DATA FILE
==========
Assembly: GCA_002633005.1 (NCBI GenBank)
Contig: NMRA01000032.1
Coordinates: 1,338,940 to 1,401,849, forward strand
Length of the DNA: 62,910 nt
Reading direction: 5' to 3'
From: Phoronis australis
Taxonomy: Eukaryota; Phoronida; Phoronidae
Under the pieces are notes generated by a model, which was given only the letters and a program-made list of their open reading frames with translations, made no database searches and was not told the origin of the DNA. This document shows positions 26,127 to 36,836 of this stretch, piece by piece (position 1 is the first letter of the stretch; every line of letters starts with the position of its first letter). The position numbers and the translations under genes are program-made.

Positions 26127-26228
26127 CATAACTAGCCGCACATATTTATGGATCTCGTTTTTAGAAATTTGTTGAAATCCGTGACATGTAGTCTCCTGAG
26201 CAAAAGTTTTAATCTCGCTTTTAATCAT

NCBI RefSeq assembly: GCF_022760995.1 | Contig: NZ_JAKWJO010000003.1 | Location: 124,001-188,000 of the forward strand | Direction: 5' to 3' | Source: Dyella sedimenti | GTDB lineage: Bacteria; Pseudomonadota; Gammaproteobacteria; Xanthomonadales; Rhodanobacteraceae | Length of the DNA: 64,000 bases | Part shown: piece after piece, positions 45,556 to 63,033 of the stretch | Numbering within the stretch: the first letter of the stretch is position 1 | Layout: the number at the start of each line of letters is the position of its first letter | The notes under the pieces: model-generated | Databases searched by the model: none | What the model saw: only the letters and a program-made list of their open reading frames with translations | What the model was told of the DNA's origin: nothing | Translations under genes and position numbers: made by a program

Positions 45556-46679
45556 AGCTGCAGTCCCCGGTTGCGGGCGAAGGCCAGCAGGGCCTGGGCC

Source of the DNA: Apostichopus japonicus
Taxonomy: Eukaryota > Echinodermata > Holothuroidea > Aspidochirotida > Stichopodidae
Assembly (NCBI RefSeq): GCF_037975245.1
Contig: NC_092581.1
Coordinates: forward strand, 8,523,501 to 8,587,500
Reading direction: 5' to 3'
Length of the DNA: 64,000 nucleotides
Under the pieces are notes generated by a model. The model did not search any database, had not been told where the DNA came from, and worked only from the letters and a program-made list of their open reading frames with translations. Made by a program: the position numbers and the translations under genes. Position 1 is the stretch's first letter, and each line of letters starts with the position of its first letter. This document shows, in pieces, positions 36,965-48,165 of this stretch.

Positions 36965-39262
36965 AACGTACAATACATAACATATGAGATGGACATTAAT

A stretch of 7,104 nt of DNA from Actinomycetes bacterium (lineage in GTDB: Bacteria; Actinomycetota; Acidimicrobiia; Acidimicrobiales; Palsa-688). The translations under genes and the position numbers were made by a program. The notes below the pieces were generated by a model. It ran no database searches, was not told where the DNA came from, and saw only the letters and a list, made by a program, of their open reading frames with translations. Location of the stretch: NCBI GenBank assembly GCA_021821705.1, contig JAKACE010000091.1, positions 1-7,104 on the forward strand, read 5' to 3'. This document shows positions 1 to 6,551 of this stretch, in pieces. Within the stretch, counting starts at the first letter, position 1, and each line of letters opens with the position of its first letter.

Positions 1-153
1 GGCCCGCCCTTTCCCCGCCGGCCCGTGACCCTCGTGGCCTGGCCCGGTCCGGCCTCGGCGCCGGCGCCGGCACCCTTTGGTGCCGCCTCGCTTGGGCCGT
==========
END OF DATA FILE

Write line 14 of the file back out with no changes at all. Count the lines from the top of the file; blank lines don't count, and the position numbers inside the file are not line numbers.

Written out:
45556 AGCTGCAGTCCCCGGTTGCGGGCGAAGGCCAGCAGGGCCTGGGCC